So there is quite a bit that the president wants to accomplish this year - but cap-and-trade clearly is not on his right-now list.

Obama did put a cap-and-trade emissions reduction plan in his proposed $3,600bn (€2,736bn) fiscal year 2010 budget, sent to Congress on 26 February.  That measure projected some $650bn in revenue from the tax on carbon emissions, a price that many in industry project would actually be more like $2,000bn.

Interestingly, when the Democrat majorities in the House and Senate put their own budget proposals forward earlier this month, cap-and-trade was missing from both.

There will be new hearings early next week before a panel of the House Energy and Commerce Committee on a bill that would impose an emissions cap, and certainly there will be a great deal of declamations and posturing and sound-bites for the news media about the need for swift action to save the climate.

A bill may well be completed by the committee by the third quarter this year and passed on to the full House. But will Congress vote for it?  Don’t count on it.

If Congress does not pass a cap-and-trade bill this year, and with President Obama clearly indicating he doesn’t want one right now, the matter will roll over into the 2010 session of the 111th Congress.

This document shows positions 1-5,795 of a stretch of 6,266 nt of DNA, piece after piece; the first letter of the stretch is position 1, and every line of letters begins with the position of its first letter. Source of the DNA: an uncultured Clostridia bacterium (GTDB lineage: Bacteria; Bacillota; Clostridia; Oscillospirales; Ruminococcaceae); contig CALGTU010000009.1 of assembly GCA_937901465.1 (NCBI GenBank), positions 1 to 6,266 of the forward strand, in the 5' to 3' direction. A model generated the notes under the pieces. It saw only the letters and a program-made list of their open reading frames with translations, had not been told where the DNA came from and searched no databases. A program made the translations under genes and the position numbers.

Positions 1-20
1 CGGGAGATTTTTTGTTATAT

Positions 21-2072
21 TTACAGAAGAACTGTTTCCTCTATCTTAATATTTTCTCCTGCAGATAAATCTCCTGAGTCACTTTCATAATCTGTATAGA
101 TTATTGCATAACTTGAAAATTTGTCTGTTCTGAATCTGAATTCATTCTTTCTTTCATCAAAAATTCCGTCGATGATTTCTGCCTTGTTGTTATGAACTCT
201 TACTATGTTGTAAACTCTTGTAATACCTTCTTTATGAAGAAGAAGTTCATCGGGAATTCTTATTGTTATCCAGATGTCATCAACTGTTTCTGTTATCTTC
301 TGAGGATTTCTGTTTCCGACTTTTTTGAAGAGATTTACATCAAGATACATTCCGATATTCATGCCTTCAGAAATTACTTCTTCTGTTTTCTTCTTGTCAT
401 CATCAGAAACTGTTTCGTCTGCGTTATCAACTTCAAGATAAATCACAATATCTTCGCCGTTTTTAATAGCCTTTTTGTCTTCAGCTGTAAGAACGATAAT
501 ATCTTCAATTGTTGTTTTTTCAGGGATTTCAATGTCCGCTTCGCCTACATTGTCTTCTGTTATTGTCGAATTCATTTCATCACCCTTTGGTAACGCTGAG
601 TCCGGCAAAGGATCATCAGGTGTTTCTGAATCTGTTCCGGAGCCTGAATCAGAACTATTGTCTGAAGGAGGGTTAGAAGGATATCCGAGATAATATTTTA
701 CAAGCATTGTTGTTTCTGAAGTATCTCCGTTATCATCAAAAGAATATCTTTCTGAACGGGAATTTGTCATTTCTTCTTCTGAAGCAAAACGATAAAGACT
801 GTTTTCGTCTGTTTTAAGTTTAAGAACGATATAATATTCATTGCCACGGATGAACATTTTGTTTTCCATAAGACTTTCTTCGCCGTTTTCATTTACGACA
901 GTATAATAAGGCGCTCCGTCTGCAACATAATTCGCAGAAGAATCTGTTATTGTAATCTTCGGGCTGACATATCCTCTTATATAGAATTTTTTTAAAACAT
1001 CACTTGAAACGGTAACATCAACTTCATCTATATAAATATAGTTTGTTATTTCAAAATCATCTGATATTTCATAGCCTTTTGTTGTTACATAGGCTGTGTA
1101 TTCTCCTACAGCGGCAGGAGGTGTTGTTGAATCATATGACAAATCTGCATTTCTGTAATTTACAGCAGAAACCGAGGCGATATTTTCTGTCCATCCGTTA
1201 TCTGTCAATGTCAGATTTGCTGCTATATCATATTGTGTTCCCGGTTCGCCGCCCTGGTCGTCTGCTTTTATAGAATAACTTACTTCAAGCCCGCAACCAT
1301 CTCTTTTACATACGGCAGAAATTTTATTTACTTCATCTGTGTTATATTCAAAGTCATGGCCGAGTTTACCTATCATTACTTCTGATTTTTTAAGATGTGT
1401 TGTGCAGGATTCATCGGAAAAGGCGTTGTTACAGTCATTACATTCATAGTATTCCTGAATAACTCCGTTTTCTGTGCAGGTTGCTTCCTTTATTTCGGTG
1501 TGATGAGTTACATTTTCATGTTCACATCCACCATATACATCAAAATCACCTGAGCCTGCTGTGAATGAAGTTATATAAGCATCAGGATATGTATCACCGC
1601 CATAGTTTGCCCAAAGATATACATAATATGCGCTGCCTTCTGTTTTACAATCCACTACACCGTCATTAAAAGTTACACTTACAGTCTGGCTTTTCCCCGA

As next year is an election year for every member of the House and one-third of senators, it’s a sure bet that there will be no passage of cap-and-trade in 2010 either.  House members tend to avoid controversial measures in election years.

There was a bit of furore earlier this month when President Obama appeared to bow when greeting Saudi King Abdullah at the G20 meeting in London. 

Whether the US chief executive actually made such an obeisance to the Saudi monarch is debatable, but President Obama has most assuredly bowed to King Coal on the climate issue.

($1 = €0.76)

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By: Joe Kamalick